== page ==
aLBUm Robert D. Campbell, ’93 BA, accepted a new assignment with HSC, North America as vice president, performance and reward global functions. He and his wife, Tracie Campbell, ’92 BA, live in Lake Bluff, Illinois. Jerinda Schell, ’93 BS, practices family medicine at the Juan Tabo Healthcare Center of ABQ Health Partners. Jennifer Kemp, ’95 BA, joined the Albuquerque Coalition for Healthcare Quality as a communications specialist. Sharon Garnand, ’95 BSPH, ’00 MD, Albuquerque, joined the Edgewood Pediatric Clinic. She is a board certified pediatrician. Richard Engstrom, ’95 MBA, joined Sagebrush Technology in Albuquerque as president and CEO. He has 30 years experience in management, and previously founded POD. Dante DiGregorio, ’96 MA, ’96 MBA, the Albert & Mary Jane Black Professor of Economic Development, was promoted to associate professor at UNM Anderson School of Management. Carolyn Gonzales, ’96 BA, senior communications specialist at UNM Communication and Marketing, received the fall 2009 Academic Scholarship from the Provost’s Committee for Staff. Janet Chapman, ’96 MA, Tijeras, New Mexico, is co-author (with Karen Barrie) of Kenneth Milton Chapman: A Life Dedicated to Indian Arts and Artists (UNM Press, 2009). The book received the Evans Biography Award from Utah State University’s Mountain West Center for Regional Studies. Both authors are members of the extended Chapman family. Roann Sexson, ’96 BSN, was promoted by ABQ Health Partners to senior vice president of operations. Caroline Vital, ’96 BSED, ’09 MA, teaches fifth grade in Los Lunas, New Mexico. Dean N. Lavallee, ’97 BS, was in private practice as a veterinarian in New Mexico and Oregon. Last year, he was commissioned as a Captain in the US Army and stationed at Camp LeJeune, North Carolina, treating military working dogs, running the base veterinary clinic, and overseeing food safety on the base. His wife, Rebecca Merrill Lavallee, ’00 BSND, and three sons accompanied him. Shea McCandless, ’97 BA, published his first novel, Path of the Rose, the first in a series called Golden Dawn. Shea lives in Brazil on a small organic farm. David Leroy Lucero, ’98 MA, Chamisal, New Mexico, retired in 2008 after serving as principal at Dixon and Mountain View Elementary. w i n t e r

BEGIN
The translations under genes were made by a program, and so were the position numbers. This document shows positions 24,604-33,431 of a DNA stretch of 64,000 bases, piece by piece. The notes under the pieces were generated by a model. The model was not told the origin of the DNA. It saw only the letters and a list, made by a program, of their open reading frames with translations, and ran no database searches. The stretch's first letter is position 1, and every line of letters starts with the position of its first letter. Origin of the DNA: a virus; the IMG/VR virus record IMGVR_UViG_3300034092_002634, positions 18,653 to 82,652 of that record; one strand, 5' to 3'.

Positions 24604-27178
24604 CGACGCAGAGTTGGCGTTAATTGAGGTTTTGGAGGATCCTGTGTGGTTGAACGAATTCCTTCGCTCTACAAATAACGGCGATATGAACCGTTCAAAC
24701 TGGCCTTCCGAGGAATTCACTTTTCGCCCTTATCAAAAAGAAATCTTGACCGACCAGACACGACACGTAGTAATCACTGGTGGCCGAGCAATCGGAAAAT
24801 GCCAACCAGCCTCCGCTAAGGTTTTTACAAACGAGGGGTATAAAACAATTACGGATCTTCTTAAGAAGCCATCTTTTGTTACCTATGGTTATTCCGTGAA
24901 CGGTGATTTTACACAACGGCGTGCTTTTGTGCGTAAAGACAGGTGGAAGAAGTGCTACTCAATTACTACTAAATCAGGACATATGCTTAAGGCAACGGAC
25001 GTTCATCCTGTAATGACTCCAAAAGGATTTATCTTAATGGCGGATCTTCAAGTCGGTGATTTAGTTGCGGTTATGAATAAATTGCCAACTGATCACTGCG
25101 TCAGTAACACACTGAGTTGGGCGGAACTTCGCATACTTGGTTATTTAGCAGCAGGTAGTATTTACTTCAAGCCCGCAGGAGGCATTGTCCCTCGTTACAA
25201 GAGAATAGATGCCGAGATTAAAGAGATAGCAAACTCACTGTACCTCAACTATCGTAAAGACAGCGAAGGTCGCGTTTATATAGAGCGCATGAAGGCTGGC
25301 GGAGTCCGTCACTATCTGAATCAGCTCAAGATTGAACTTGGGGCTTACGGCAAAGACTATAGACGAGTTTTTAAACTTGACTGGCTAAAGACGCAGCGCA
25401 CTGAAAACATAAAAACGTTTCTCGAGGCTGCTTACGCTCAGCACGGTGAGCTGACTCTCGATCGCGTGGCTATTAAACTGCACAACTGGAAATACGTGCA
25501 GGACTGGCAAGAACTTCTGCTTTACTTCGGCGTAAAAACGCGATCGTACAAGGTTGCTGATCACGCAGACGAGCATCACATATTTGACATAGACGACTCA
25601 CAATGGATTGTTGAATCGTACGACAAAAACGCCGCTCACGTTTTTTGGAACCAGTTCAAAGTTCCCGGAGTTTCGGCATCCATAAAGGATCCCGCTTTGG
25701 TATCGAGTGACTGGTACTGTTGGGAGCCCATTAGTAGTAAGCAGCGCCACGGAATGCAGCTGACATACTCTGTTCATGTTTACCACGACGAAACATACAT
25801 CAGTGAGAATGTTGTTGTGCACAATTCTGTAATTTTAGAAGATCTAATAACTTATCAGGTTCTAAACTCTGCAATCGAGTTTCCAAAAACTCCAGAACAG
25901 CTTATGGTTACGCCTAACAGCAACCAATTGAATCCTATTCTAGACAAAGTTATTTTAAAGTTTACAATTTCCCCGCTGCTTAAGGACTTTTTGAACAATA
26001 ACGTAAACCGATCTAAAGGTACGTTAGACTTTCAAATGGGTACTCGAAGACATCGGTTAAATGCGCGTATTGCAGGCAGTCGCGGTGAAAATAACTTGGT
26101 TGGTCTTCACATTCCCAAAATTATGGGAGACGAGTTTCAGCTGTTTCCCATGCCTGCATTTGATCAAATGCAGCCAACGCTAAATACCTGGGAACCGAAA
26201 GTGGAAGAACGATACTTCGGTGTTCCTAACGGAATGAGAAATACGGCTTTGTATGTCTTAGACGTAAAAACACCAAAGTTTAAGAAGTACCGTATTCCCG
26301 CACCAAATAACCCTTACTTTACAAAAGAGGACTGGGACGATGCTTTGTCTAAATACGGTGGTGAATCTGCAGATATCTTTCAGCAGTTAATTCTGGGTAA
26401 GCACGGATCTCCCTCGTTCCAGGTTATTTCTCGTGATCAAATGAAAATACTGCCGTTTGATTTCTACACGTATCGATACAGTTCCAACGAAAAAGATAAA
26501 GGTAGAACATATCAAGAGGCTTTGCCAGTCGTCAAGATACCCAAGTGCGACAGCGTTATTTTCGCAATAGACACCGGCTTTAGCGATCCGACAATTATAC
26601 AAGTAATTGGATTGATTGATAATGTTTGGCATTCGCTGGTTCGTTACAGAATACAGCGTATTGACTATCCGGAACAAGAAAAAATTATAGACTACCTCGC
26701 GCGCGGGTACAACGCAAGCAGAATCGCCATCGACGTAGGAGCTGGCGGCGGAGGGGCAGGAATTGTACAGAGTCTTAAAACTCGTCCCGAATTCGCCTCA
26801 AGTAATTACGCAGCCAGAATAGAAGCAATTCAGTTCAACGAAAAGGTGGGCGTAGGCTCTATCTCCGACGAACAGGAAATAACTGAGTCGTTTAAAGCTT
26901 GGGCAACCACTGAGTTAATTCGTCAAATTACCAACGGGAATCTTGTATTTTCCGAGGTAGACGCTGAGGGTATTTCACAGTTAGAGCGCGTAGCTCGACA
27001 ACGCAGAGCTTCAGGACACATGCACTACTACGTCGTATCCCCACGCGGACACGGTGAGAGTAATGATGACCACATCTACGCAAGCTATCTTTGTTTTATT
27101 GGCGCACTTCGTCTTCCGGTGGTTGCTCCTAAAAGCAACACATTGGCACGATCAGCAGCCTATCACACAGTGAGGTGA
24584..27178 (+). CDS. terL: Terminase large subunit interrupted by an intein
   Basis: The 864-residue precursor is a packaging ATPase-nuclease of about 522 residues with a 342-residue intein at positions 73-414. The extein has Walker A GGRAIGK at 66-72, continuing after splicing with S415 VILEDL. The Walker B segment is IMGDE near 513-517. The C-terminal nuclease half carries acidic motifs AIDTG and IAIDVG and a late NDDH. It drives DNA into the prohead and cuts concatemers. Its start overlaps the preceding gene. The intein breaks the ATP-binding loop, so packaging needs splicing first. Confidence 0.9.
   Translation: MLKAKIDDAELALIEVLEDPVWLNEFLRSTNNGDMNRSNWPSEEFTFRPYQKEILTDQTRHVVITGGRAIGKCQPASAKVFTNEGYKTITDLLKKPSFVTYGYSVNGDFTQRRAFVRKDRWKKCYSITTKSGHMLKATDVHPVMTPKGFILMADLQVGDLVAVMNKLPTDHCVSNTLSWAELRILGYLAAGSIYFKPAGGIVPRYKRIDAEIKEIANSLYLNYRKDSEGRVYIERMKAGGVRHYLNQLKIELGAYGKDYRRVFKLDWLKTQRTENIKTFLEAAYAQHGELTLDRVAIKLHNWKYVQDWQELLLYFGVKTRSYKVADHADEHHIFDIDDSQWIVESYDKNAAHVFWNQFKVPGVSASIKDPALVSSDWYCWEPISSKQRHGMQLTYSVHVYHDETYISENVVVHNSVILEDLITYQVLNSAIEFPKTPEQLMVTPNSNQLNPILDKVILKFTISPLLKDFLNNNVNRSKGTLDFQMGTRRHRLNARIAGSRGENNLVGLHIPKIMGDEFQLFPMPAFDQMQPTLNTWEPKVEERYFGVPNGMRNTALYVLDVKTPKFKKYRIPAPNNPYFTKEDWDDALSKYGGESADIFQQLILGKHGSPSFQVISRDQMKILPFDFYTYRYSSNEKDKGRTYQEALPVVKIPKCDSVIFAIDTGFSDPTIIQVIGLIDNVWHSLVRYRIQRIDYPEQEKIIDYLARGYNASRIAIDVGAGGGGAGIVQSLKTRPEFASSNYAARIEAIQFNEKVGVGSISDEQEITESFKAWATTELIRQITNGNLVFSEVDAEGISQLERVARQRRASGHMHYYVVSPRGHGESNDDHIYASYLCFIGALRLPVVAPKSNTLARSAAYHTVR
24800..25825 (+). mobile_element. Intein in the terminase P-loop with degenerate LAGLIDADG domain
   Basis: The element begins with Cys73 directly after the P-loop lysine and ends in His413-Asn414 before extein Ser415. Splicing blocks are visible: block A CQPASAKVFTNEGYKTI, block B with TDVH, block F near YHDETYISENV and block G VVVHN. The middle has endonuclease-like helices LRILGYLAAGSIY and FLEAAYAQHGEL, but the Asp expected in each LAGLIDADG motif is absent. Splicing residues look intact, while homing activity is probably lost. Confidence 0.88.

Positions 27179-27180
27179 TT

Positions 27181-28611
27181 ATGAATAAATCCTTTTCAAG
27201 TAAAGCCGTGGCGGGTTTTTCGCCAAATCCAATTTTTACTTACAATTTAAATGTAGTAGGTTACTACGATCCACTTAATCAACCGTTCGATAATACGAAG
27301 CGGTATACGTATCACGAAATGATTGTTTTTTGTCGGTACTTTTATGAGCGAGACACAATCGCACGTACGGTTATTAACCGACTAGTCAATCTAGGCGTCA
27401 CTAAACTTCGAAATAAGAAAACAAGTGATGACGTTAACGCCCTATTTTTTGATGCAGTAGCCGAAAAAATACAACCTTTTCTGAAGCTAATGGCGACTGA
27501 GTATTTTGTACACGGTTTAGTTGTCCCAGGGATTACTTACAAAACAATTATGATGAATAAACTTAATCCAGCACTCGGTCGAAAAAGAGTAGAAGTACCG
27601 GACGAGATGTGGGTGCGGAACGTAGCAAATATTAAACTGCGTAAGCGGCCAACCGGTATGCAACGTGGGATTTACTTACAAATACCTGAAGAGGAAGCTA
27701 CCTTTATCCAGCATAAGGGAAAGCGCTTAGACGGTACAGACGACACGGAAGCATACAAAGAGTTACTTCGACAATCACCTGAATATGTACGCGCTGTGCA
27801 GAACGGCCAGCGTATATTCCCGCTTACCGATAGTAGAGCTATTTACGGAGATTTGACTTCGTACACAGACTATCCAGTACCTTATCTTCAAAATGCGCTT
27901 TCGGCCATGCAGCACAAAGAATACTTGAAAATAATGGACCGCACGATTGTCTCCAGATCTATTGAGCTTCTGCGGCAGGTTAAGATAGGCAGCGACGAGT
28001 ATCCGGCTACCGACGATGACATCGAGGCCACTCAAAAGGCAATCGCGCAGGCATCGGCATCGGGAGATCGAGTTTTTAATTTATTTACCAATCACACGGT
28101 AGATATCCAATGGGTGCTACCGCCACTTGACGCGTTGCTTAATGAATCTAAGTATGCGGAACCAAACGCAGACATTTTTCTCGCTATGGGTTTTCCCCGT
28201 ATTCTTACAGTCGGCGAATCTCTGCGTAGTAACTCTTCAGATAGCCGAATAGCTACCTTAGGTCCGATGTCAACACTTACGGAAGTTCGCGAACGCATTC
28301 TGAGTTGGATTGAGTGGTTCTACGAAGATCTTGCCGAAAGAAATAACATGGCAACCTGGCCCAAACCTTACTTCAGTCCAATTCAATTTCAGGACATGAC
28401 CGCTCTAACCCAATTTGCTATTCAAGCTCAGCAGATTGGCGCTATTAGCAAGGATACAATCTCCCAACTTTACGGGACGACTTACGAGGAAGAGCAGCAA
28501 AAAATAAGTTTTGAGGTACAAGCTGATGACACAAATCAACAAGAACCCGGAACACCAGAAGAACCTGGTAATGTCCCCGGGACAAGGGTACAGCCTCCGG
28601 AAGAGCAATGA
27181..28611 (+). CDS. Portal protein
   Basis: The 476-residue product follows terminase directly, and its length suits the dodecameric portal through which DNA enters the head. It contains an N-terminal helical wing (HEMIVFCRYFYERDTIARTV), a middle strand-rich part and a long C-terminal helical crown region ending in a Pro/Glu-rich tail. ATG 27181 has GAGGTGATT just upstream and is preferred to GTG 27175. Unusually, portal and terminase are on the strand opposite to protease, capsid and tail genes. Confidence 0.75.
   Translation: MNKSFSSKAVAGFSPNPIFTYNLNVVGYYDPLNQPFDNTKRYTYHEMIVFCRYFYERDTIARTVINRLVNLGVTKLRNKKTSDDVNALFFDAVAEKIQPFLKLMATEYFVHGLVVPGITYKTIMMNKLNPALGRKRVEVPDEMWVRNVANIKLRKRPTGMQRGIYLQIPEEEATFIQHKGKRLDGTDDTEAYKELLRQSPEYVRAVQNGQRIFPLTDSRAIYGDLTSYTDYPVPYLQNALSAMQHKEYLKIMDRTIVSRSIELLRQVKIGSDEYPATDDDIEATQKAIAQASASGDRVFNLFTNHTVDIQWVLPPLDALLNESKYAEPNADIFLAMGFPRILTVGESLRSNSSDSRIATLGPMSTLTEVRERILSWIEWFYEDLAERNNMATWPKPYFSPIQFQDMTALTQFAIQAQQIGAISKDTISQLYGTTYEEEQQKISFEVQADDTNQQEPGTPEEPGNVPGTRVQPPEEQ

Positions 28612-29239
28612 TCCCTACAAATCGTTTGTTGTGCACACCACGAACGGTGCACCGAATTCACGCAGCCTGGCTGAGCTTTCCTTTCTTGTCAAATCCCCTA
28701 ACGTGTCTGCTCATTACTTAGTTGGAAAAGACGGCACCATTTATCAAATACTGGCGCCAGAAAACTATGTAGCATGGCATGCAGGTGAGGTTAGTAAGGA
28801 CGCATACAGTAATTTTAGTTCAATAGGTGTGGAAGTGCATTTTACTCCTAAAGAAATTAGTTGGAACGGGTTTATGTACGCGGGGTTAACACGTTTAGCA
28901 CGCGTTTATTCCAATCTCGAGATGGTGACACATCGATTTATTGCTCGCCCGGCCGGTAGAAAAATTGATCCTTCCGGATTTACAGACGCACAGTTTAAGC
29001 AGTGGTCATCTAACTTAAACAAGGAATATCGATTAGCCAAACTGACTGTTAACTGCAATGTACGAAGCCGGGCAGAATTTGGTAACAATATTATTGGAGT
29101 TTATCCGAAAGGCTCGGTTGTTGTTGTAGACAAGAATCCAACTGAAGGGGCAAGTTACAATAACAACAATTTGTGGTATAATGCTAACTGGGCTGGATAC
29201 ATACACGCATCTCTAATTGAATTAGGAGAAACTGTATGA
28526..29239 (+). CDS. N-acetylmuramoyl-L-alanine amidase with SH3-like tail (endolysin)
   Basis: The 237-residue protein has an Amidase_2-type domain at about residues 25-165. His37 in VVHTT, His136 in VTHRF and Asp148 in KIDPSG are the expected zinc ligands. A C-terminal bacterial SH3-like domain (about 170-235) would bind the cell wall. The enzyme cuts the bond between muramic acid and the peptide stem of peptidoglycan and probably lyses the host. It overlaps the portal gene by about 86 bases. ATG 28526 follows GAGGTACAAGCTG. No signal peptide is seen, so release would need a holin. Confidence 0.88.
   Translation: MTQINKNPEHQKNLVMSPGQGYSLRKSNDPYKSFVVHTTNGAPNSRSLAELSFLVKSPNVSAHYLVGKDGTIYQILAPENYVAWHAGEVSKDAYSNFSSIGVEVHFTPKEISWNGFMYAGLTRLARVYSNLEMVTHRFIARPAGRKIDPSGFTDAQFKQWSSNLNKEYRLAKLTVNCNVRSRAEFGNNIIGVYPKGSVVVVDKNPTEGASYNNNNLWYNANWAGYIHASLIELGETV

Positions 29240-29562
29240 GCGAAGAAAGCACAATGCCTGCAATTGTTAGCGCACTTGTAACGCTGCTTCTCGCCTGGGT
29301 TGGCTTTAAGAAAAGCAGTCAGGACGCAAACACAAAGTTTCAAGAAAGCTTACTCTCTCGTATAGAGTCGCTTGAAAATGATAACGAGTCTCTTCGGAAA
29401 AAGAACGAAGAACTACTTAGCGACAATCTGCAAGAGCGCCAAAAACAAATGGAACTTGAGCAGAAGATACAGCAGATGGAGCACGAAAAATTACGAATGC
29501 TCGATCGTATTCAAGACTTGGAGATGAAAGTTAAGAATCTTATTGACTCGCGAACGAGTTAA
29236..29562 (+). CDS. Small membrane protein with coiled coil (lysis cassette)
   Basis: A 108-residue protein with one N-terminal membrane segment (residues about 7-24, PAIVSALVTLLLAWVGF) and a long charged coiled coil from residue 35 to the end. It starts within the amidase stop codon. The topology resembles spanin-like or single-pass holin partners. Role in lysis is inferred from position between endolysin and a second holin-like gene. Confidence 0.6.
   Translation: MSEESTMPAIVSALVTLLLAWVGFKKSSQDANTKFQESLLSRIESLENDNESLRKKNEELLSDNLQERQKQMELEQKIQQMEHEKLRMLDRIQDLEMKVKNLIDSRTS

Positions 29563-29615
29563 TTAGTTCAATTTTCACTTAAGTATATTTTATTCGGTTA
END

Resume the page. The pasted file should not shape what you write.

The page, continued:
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and others a new way to visualize and think about the flu. “The unofficial cartographer of the influenza world” is what a writer for Science magazine dubbed him. “Derek walks his own path, and it’s wonderful that his own path is now one that the rest of the world views as so successful and that he’s able to have so much influence and do so much good,” says Stephanie Forrest, chairman of UNM’s computer science department. “But he would be walking the same path even if he didn’t have a job and no one was interested in what he was working on.” Though computers are critical to his efforts, Derek’s research is steeped in biology. His ultimate mission is to predict how pathogens, particularly influenza, will evolve. “The combination of basic science and public-health impact is what really interests me,” Derek says. Influenza, as the swine flu pandemic shows, poses a big challenge for scientists, mainly because it is constantly in flux. In short, the virus carries a certain disease-making protein, or antigen, that the immune system combats with antibodies. Vaccination or infection by the virus triggers that response. But when the protein mutates, those old antibodies might be ill-equipped to

help. Thus, the annual ritual of flu shots with updated strains of the virus. Derek’s study that withstood such a pummeling was published in 2004. That work, conducted with Alan Lapedes, from Los Alamos National Laboratory, and Ron Fouchier, of the Erasmus Medical Center in Rotterdam, the Netherlands, involved 273 strains. Among other things, the researchers discovered that the virus tends to change just slightly for a few years then suddenly undergo a bigger, more threatening alteration. The computerized “maps” that Derek produced were not geographic maps, of course, but maps that showed “immunological distances” between the viruses, or how similar they were in regard to the immune system. As the antigens change, they appear on the maps as a descending series of colorful clusters that has been likened to an archipelago. All this, Derek says, opens the door for finding connections between the antigenic changes and genetic changes in the virus. That could translate into faster and better ways of monitoring the flu. A deeper understanding of the virus’s underlying mechanisms, meanwhile, points to better predictions about how it will change and to more effective vaccines.

The sights, sounds, smells, textures of our New Mexico campus enchanted us. Forever we’ll feel the allure of home. 26